Republican Presidential Candidates Debate in Simi Valley

Listen to story

Download this story 1.0MB

Republican presidential candidates debated at the Reagan Library in Simi Valley on Wednesday night. California voters get their say next Tuesday in one of the most hotly-contested presidential primaries in decades. KPCC's Frank Stoltze reports that last night's exchange frustrated some people who'd hoped to finally make up their minds in a fast-changing race.

Frank Stoltze: The Reagan Library is situated high on a hill above Simi Valley, far from the cacophony of urban life. It's a good place to conduct a civil discussion about the nation's future.

[John McCain, Mitt Romney, and Anderson Cooper speaking]

Twenty-year-old Barrett Cone was in the audience. He walked away shaking his head.

Barrett Cone: When McCain and Romney were just bickering back and forth, and Anderson Cooper is trying to get in and break that up, and you've got three people yelling at once, pretty disappointing. It's pointless, really.

Stoltze: Cone is a member of the Pepperdine University Campus Republicans. He arrived at the debate undecided, and left the same way.

Cone: You didn't walk out feeling good about anybody, I feel like.

Stoltze: Cone also expressed frustration that the CNN moderator didn't extend more time to candidates Mike Huckabee and Ron Paul. Many of the state's Republican elite attended the debate, including Governor Schwarzenegger. The governor scheduled a news conference in Los Angeles today with John McCain. Schwarzenegger indicated he'd back the Arizona Senator, now that New York Mayor Rudy Giuliani has dropped out of the race.

Governor Arnold Schwarzenegger: The reason why I always said I would stay out of endorsing anybody is because both of those guys have been very close friends of mine, and have helped me with my campaigns in the past, and so that has now changed.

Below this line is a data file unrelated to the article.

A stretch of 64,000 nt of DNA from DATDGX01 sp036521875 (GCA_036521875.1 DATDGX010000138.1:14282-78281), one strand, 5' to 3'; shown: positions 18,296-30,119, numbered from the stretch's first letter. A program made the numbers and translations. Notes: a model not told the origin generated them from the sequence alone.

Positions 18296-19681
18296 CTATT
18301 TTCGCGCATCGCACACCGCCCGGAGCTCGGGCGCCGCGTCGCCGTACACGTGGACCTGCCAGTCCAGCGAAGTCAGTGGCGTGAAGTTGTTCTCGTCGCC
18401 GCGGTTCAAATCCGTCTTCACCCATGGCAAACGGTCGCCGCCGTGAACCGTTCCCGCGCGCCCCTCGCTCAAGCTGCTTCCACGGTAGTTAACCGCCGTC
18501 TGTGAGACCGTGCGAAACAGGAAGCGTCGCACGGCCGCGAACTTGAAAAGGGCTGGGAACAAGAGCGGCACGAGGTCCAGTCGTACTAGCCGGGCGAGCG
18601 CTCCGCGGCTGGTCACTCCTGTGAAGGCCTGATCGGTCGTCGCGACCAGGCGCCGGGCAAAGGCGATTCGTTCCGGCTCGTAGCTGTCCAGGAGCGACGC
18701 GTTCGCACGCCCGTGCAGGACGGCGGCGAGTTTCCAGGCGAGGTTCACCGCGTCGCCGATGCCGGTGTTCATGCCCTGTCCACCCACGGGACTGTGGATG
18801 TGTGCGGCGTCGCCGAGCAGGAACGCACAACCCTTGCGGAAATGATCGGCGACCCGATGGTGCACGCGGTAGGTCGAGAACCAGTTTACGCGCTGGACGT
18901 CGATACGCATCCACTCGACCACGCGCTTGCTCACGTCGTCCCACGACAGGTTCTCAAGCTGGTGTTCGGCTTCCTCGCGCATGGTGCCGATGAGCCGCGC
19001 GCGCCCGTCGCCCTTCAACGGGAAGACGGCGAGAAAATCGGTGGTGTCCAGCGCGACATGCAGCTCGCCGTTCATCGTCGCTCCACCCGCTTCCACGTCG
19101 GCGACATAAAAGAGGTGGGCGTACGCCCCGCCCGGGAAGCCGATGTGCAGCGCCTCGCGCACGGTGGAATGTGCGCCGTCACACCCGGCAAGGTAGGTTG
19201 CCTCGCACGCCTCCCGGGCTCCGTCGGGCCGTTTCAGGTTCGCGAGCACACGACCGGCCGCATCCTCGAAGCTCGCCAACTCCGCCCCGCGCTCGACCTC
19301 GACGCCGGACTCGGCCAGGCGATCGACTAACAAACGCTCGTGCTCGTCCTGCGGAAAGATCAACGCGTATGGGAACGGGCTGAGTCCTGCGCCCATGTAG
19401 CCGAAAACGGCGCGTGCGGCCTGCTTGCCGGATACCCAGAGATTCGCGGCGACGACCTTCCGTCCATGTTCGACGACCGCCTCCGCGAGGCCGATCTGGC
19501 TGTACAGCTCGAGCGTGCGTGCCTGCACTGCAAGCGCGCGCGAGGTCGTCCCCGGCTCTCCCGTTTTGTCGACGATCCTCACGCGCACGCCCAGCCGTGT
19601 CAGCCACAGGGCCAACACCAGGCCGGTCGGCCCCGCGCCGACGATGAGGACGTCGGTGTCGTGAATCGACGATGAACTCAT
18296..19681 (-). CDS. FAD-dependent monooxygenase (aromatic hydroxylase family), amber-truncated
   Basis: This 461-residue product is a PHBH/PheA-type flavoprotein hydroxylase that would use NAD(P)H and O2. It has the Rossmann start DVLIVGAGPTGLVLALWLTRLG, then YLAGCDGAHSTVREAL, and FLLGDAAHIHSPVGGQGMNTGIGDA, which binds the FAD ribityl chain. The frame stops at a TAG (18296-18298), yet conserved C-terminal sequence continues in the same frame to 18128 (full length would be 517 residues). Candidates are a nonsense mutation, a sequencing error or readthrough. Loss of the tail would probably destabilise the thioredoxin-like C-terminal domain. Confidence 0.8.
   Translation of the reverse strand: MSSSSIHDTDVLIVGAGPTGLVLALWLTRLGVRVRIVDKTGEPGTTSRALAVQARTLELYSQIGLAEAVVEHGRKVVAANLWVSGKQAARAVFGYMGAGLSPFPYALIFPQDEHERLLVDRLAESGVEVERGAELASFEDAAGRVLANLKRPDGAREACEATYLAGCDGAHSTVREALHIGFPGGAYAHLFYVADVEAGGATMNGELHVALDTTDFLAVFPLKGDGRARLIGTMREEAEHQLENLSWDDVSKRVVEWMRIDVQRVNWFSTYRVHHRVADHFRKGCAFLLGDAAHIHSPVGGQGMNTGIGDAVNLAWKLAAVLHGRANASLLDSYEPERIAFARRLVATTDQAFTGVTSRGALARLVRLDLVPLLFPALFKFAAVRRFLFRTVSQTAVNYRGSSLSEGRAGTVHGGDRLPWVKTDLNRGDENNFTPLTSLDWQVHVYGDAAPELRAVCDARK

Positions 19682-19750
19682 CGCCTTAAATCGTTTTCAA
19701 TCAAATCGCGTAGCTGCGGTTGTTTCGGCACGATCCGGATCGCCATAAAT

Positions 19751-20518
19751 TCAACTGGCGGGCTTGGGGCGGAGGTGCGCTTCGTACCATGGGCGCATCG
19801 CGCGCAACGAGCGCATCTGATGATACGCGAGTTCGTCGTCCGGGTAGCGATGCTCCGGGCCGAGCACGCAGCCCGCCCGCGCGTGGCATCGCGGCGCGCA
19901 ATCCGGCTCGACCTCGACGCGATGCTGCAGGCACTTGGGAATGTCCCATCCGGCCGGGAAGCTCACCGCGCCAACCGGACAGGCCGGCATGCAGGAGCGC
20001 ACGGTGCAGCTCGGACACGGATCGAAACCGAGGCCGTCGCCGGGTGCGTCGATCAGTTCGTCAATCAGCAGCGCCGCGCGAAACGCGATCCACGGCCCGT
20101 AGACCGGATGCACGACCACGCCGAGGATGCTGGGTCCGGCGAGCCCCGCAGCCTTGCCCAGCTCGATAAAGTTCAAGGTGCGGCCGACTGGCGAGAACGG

Man: ... because ere again, he's a household name and an American hero, who...

Stoltze: In the spin room following the debate, McCain surrogates touted Schwarzenegger's endorsement as a major boost. Jon Fleischman wasn't so sure. The Vice Chairman of the California Republican Party noted that the governor is at odds with many conservatives.

Jon Fleischman: It's not clear how popular he is. I know that, for example, he endorsed Proposition 93, recorded a commercial for them. They aren't using that commercial. He endorsed the Indian gaming compacts, they stopped running the commercials with the governor 'cause they weren't moving the numbers.

Stoltze: At the same time, Fleischman said, the governor's endorsement, along with Giuliani's, adds to McCain's growing momentum. But he added that the Arizonan faces challenges in California.

Fleischman: Romney clearly has the leg up. Romney has had resources on the ground in California for months now. John McCain was depleted from resources, hasn't really had a ground game, and so they are now very quickly putting together what they can.

Stoltze: One key question facing Romney: does it make sense for him to spend the millions of dollars necessary to reach California voters through TV ads. In the spin room, his general counsel Ben Ginsberg smiled.

Ben Ginsberg: That would be strategic information for our opponents that we're not going to give away.

Stoltze: A poll taken before McCain's Florida primary win, and before his Schwarzenegger and Giuliani endorsements, showed the Arizona Senator leading Romney 39 to 26% in California. The state is the biggest prize in the primaries next Tuesday, when more than 1,000 of the 1,200 delegates to the Republican National Convention are up for grabs.